Oct 02 2014 | Posted by SSSandy

Working together on big data

Every day more than 2.5 quintillion (that’s 1 with 18 zeros after it!) bytes of data are created, and its growing every day. What are the possibilities that could be unleashed by analysing and applying that data to solve some of the globe’s most pressing challenges? 

Could analysing anonymised health data help to cure disease? Could we use traffic data to ensure a smoother run for commuters and freight? Or could we even track Twitter feeds to pinpoint the next breakout of the flu? 

And what role for academia in this data science revolution? 

In August, WUN hosted a workshop at the University of Rochester to explore the possibilities in this burgeoning field of data science. 29 participants representing eleven WUN institutions discussed issues across three topical areas:

  • Computing Resources, IT infrastructure, and Data Management/Preservation;
  • Social Networks and Data Mining;
  • Biomedical Informatics and Health Prediction.

The workshop commenced with an introductory welcome by Dr. Peter Lennie, Provost of the University of Rochester, noting that he hoped the workshop would allow participants to explore the role for data science across WUN as well as to forge broader partnerships in data science. 

The workshop identified the main issues currently driving data science:

  • data science educational and training requirements;
  • data integrity;
  • distributed data and data integration from various sources;
  • size and scale of data sets and rapidity of their emergence;
  • information and governance related to large-scale data, especially concerning healthcare records, and the need for public awareness and engagement;
  • data storage, including the need for long-term curation and preservation, and the associated costs.

Speakers also addressed the academic challenges of working in this new field: traditional academic metrics of publications and grants are generally unsuitable for measuring contributions in this area and more consideration of this challenge is needed.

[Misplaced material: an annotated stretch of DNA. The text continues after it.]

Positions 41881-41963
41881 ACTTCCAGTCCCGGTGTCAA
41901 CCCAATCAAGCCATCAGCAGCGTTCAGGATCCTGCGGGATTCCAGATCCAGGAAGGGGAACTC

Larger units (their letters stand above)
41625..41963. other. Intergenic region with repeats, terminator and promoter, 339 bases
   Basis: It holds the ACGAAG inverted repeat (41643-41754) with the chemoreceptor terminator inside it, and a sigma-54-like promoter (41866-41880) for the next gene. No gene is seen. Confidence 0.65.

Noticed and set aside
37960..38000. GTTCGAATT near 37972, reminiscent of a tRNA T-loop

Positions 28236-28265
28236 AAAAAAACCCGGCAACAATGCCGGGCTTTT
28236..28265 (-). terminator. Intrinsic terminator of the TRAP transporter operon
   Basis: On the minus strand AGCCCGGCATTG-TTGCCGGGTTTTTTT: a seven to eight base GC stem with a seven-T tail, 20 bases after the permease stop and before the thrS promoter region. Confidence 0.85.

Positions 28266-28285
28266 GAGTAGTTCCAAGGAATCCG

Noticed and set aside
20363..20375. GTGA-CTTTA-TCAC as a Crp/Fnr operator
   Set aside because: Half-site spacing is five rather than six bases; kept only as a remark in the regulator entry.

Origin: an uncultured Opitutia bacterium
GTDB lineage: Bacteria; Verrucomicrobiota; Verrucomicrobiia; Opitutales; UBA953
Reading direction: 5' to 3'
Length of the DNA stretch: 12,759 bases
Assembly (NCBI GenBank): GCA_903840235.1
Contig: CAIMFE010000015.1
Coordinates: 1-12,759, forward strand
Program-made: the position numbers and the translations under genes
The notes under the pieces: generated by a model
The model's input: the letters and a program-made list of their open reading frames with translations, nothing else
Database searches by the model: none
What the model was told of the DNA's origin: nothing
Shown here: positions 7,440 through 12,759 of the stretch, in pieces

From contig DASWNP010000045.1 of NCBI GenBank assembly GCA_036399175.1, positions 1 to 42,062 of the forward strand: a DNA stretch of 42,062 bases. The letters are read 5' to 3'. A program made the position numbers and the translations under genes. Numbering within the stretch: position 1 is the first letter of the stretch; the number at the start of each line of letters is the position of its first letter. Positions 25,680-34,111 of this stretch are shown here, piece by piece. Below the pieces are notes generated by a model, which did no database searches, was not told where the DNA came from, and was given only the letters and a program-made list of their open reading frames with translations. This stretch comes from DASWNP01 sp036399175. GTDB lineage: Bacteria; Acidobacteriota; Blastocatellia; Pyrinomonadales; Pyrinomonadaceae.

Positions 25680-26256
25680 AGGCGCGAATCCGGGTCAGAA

The workshop identified three key avenues through which WUN, as a network of leading universities, can have meaningful impact in the field of data science: 

  • Student Mobility: a range of options were discussed that would create international training options for students earning an MS in data science (or similar) at WUN institutions. Participants were also interested in creating or leveraging paradigms for doctoral and undergraduate students, which could include summer programs or workshops in addition to longer training programs.
  • Distributed Data Sharing & Analysis: WUN could play a particularly important role in facilitating the process for data sharing and analysis, perhaps by linking and leveraging the libraries of member institutions. In addition, linked data and collaborative repositories could play a role in addressing the needs of data storage and curation. Data science could also provide solutions to help WUN better map and leverage the resources and infrastructure within its network of members.
  • Joint Data Science Research Projects & Events: Network collaboration can result in innovative research programs at the cutting edge of data science.

These options will be explored more fully over the coming months, with funding from the WUN Research Development Fund available to catalyze outcomes.